My hobbies are genealogy and making maps and everything related to maps. I am currently engaged in a project to map all the early land grants in Harford and Baltimore Counties in Maryland.
Besides mapping, I have spent considerable time tracing my family.
This link depicts the development of Baltimore and Harford Counties by showing the progression of land grants. Baltimore and Harford County land
The Maryland Archives contains thousands of data items arranged in a manner that might make sense to the archivists - but it makes little sense to most users who need to hunt around for things. FOr example, why is the list of Baltimore City Block Books contained in three different Series: CE9, C2838, and CM196? And why do none of these actually provide access to the data (even though "CE" is supposed to mean "electronic")? It is only after a lot of trying that the user realizes that this data must be accessed through mdlandrec.net for Baltimore City which takes one directly to the same listing, CE0, but this time the links to get the real data are showing.
When you get to an index on the Maryland Archives web site, some of them are difficult to use because a single data set contains hundreds of pages in alphabetical order, or is broken up into many small parts, so it takes a lot of time just to get to the right part of the alphabet. I have been producing indexes for these indexes which help to save time.
For the past 12 years, I have been researching land records for Baltimore County, which, before 1771, included Harford County. All the data has been plotted using a program called DeedMapper, so it was accessible only with that program. The latest version 4.2 provides a capability of creating a web site so that those without the DeedMapper program can see the plots and data associated with each plot. I have provided separate web pages for Baltimore and Harford Counties which show most of the tracts I have plotted. I still have a few hundred that have not been placed, like the pieces of a jig-saw puzzle that sit around the edge of the table until their place is found.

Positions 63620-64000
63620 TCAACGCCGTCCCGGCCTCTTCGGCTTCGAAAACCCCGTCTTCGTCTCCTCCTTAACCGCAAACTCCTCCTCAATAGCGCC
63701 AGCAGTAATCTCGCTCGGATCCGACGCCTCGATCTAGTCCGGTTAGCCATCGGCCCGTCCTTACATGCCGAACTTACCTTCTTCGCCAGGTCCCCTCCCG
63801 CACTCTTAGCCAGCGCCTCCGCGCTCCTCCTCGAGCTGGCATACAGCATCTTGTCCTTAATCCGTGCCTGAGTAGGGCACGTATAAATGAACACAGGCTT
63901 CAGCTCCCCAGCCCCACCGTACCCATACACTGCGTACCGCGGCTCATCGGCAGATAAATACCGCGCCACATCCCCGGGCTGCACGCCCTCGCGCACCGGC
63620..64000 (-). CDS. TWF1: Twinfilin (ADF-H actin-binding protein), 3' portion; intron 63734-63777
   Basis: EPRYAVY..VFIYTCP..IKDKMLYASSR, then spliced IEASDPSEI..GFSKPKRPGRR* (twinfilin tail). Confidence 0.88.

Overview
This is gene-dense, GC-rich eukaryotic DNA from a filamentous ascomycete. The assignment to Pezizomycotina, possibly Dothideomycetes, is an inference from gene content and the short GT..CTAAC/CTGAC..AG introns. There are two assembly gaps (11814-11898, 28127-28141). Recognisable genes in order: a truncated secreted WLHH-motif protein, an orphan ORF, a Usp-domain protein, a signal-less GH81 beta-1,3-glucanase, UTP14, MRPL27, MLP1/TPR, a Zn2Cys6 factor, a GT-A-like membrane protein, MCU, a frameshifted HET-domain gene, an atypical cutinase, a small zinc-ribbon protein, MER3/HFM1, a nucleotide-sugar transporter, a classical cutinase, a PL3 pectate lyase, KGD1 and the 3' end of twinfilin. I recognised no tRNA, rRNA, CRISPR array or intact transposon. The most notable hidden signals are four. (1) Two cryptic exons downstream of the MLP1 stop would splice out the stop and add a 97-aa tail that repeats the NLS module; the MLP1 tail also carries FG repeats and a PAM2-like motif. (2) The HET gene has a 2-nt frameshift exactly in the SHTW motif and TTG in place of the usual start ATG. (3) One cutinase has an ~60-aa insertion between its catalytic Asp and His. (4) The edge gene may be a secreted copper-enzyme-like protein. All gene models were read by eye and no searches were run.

On each of these maps, leases are shown in gold, mostly from the 1740-1760 time period when the Proprietor was granting 99-year leases for land in the "Reserve". After the Revolution, many of these leases were incorporated into grants of land. Those shown in black are mostly patents, or grants of land. Each of these will take some time to download, since each totals about 8MBytes.
Click here for information
This historic district is the 10,000 acre manor which the third Lord Baltimore granted to his fourth wife in 1713. Parcels were leased in the 1740's and 1750's. During the Revolution, the land was confiscated from its Britich owners and, after the war, was auctioned off, mostly to military veterans. >> More info
When not doing many other things, my wife Kim writes and sings songs about experiences we have had in our many travels. Here is a collection.